Finally, the dam is beginning to break. I hate it when I don’t even want to tell myself stories. That really sucks. It really, really sucks when you’re in the middle of Script Frenzy and have been stuck on the same page count for almost 2 weeks! Not to mention the chapter of R&L you owe your readers. And the new stories that in various stages. Oh, and the “for money” stuff.
Forget about the few minutes when you put your head on the pillow and want to tell yourself a story to go to sleep. Or do the same with your partner. Or the time in the car when I normally live dialogue. Or the time in the shower when I work out thorny problems with a plot.
When none of that is happening, it sucks.
Finally, the damn broke. This is what came through. I have no plot outlined. Have no idea at all where it is going to go, if at all. But I wrote again. Coherent sentences! A bit of storytelling!
I learned to hate the mud in Basic Training. Nearly twenty years later, I still despise it. From rice paddies… to jungles… to fields in Eastern Europe to… Well, all over the World, I’ve walked, run, crawled, and eaten it. I’ve bleed on it and caused others to as well.
I hate the mud.
When I’m done with this gig, I’m finding a sandy beach on an island that has no mud. Sun, water, sand. No mud. Beer, booze, waves, and bodies for soft loving. Yeah!
My implant clucks three times, the signal from our sniper that this side of the camp is clear of guards. I move at roughly an inch ever few minutes into my final position. I’m batting cleanup while doing close surveillance on this mission. I should be in the lead going into the nest of vipers, but my First Sargent had other ideas.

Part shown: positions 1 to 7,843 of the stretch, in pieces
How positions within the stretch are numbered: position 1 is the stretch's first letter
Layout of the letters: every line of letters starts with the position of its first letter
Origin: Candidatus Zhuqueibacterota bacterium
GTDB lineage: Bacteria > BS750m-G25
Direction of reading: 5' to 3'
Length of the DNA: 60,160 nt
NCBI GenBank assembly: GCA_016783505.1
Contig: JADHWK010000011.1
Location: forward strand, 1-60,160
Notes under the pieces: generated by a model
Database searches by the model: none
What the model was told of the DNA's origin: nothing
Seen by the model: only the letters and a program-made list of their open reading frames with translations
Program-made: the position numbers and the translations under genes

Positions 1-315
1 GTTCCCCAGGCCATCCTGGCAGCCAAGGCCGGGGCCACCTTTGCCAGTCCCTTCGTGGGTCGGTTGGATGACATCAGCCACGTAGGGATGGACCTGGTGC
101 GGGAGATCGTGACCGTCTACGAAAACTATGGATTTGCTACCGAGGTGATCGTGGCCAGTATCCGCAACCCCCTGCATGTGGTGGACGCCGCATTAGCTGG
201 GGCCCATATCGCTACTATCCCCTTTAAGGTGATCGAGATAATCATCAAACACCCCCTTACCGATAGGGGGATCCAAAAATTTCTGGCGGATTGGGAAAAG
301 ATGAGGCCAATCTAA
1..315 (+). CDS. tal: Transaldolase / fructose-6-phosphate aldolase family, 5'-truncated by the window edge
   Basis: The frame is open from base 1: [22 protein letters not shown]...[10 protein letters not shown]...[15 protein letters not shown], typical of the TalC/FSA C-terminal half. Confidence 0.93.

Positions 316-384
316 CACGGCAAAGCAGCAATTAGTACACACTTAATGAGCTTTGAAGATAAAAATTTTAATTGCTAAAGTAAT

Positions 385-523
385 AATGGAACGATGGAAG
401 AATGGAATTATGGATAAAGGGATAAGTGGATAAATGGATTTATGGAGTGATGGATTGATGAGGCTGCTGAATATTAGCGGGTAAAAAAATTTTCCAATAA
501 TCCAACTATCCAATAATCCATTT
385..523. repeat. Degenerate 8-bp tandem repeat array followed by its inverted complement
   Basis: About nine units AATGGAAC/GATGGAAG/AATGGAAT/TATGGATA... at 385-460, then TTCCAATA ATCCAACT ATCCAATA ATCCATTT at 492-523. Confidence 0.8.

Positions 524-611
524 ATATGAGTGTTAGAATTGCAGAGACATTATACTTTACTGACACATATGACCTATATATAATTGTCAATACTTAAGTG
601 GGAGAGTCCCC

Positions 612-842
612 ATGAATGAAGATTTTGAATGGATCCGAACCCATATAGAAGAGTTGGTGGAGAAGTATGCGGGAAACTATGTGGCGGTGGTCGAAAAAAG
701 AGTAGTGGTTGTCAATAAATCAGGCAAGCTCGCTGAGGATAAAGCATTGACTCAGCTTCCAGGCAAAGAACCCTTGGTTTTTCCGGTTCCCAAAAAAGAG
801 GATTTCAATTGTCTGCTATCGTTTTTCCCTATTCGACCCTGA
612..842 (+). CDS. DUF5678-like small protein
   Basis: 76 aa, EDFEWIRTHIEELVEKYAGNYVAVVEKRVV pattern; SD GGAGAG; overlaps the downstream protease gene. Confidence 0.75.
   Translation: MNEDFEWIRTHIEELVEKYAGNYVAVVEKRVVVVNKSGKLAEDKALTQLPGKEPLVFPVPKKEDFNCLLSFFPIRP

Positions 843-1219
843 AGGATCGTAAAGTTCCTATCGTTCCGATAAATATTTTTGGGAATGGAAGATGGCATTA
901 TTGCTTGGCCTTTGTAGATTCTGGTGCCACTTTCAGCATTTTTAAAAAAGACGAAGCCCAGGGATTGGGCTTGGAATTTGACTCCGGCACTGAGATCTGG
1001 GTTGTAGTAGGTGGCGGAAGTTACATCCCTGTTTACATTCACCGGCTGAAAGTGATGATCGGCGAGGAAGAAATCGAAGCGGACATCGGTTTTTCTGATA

I’m alive today because I’ve listened to his ideas. On this last mission, I damn well am going to.
Slowly, I readied my weapons and let my mind return to the mission. It’s dangerous to drift.
Two clucks just as I see the lone guard coming around the camp into my field of view. I move my jaw and subvocalize, “Status?”
In team order I get different sounds, all a single cluck, click, and other various noises that can be made by the mouth without making an external sound. Each one unique to a person on the team and telling me they were ready.
I subvoc’d again, “Go!”
In other branches of the military, this single command would have unleashed the fury of hell on this little camp. In my world, I only heard the muffled woofs and the actions sliding in well oiled weapons because I was expecting them. My own particular sounds made the guard, who was just walking around in a daze, fall with half his skull missing.
Sinking back into the mud, again, I waited. I saw a few blurs of black move into the camp. The wet sucked the noise out of the air so I heard nothing from in front of me. Waiting. Watching. Prepared, just in case.
Damned mud. Fine when you’re a kid. Might even been fun to a farmer. It was working for us here, but… Damned mud.
“Clear,” the ever calm voice of Rameriz.
“Clear,” said Johansen with his slight Scandinavian accent still intact.
“Clear, four down,” L. C. Jones stated, indicating that four bad guys had gone to what ever god they worshiped.
“Clear, three down,” Sam “Call Me Snake” Jones said in his Southern drawl.
“Barracks clear. Eight less for dinner,” Hiram calmly stated in his thick Brooklyn accent.
“Objective secured,” the terse words of First Sargent Hiro finally came.
“Perimeter check,” I said loud enough to be picked up by the implant and still be distinct. I received three of those precious single-syllable sounds back. “Egress clear.”
Even being aware of it about to happen, I could barely detect the team leaving the camp and disappearing. Again, the sounds to indicate that each was at their primary exit point. I subvoc’d, “Pull back.”
I pulled myself free of the mud I’d been mired in for a bit with a horrid sucking sound. As I moved slowly backwards, there was a burning feeling through my lower back that pushed me back into the mud.
On automatic I got the word hit out through my transmitter. Okay, stay calm. I just need to assess the situation and get back into the woods…
And the cursed mud disappeared.
Thanks for listening to me and many thanks for reading.